“Let’s try again,” said the small, serious man beside you. His voice sounded kind – maybe too kind – as if he were making a special effort to protect your feelings. “How many weeks are there in a year?”
The consultation room felt empty, its only furnishings a wooden table, two chairs, and a dented, gray metal bookcase with well-worn magazines stacked on its shelves. An old-fashioned window with lead-lined panes let in dim light. Outside the glass, a thick safety-screen smudged the view of a hazy, late summer sky.
“Could I please have a minute to think about it?”
You moved your chair, straightened your hair, checked the pencil, looked out the window and around the room.
* * *
You had been at the Psychiatric Institute (“we call it PI,” a social worker explained) only a few weeks; your new ward was 6-South. This was the female serious-but-not-hopeless ward. If you had been hopeless, you would have been locked up on the eighth floor where they did drug experiments and lobotomies. Or they might have shipped you to one of the state hospitals, probably Rockland. According to patients who had relatives there, Rockland was huge, packed full of scary, truly crazy people, managed by mean, overworked nurses, and staffed by doctors who spoke only Romanian. Being shipped to Rockland was many patients’ worst fear. You had spent more than two years in a private hospital before the transfer to PI; for you, Rockland would be the end of the line. There were good reasons to be afraid.
6-South had all kinds of patients, none of them scary. There was a beautiful concert pianist, a woman who worked in publishing, and a stockbroker. There was a prostitute and an anesthesiologist. There was a nurse who became addicted from handling too many pills and a teenager whose parents were psychoanalysts. There were even identical twins who traded off which one was so sick she had to be hospitalized. They never came in at the same time.
A few patients were students like you, without jobs or careers. One had been in the honors program at her college and made perfect scores on her SATs. Another came from a special boarding school for gifted teens. You were twenty and hadn’t finished high school yet. You tried not to think about that.
* * *
Weeks in a year?
The room’s ceiling slipped lower; its walls began to shrink. You couldn’t take a deep breath. The buzzing in your ears grew louder. On borrowed time already, you couldn’t afford to blow it now. Psychological testing at the other hospital had gone all right. This shouldn’t have been so hard.
The psychologist’s round head and birdie face – shiny, dark eyes broadly spaced behind an elegant patrician nose – leaned over the collar of his white shirt, just above the knot of his thin, striped tie. Your eyes followed the tie’s pattern: against a sky blue background, delicate royal-blue lines ran beside broader burgundy ones as they emerged from beneath his collar and reappeared in a different direction on the front of the knot. You could imagine the path of those stripes where they looped inside the knot, before they appeared again, multiplying diagonally down the long ends that hung at the center edge of his shirt. The tie moved in and out with his breath.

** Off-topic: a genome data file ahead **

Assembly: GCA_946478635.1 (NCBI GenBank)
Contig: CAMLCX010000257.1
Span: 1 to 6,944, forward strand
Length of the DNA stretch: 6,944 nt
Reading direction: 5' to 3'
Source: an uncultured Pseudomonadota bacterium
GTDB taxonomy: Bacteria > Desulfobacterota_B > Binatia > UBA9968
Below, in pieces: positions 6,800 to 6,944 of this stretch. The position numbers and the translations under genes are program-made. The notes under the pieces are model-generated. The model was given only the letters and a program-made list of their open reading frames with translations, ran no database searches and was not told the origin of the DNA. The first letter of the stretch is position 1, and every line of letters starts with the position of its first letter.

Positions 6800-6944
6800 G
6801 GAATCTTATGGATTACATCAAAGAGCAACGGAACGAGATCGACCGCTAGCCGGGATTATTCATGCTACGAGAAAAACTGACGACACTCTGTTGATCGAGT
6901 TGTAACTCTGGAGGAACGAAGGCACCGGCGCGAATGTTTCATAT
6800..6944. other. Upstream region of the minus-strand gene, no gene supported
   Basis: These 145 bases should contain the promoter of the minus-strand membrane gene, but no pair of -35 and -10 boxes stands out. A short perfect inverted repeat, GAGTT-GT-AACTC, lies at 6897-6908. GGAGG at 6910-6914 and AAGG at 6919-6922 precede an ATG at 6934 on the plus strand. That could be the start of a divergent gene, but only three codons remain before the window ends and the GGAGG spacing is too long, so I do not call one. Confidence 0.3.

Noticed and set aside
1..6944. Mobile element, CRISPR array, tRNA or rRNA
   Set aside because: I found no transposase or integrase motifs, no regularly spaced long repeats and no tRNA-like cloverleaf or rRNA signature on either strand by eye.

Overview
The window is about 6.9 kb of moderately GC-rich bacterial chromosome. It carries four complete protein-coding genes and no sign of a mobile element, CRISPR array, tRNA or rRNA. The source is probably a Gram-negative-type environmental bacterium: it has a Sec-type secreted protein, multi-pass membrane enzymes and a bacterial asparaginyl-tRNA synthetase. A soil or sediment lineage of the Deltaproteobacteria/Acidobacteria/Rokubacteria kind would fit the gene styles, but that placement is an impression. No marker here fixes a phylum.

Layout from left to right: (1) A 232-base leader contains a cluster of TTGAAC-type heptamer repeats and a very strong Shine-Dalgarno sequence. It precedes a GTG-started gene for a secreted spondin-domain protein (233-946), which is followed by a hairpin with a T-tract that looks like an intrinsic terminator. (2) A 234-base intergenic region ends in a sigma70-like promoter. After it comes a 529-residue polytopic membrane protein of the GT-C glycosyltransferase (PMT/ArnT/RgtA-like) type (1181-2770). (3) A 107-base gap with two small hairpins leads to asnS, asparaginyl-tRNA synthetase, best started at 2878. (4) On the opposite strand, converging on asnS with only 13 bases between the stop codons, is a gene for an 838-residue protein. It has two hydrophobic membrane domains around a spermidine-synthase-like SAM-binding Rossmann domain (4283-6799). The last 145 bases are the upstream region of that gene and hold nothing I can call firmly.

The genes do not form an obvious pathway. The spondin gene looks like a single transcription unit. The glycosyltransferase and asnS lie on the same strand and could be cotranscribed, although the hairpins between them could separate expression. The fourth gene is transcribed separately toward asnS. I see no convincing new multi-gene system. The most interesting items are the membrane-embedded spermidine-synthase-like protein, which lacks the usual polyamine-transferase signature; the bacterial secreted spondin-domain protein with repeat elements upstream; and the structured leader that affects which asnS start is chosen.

He cleared his throat. Startled, you jerked upright in your chair and stared him straight in the eye, feigning poise, trying to remember where you were.
“Would you mind repeating that?” You prayed he hadn’t noticed your lapse.
“How many weeks are there in a year?” he said.
Weeks in a year . . . Weeks in a year? . . . Your muscles tightened. The room’s air thickened into fog, rank with the smell of unwashed crazies. Rockland loomed outside the door.
You’d have felt ashamed if you hadn’t been so desperate. The girl who less than three years earlier had been president of her high school’s National Honor Society now couldn’t say how many weeks were in a year. Come on! You pleaded with your brain. You have to know this.
You held your breath, your body absolutely still.
After several seconds, as if by a miracle, the fog lifted. A solution appeared before you. There were seven days in a week and three hundred and sixty-five days in a year. All you had to do was divide them and you’d get the weeks. Okay, so . . . seven into thirty-six goes five and uh . . .
* * *
You had spent a lot of time in institutions by then. From the beginning, when your parents first brought you to a psychiatric hospital as a desperate, suicidal teenager, the doctors decided you were schizophrenic. Despite your insisting that you weren’t mentally ill, and pleading with your parents not to leave you there, they admitted you. You did acknowledge deep sinfulness, a condition which called for your death, you explained, not hospitalization. No one tried to understand why you thought that way. It just proved their point: you were crazy.
In the hospital they started shock treatments right away. “It’s what we do for schizophrenia,” they said. Almost three years and countless shock treatments later, when you still hadn’t improved, they blamed stubbornness: you had resisted their treatment. You weren’t surprised when they gave up.
As it turned out, you got another chance. Your mother’s best friend from grammar school had become the Lt. Governor’s wife, so your parents were able to pull strings and have you transferred to P.I., a university hospital. “It’s good news,” they told you.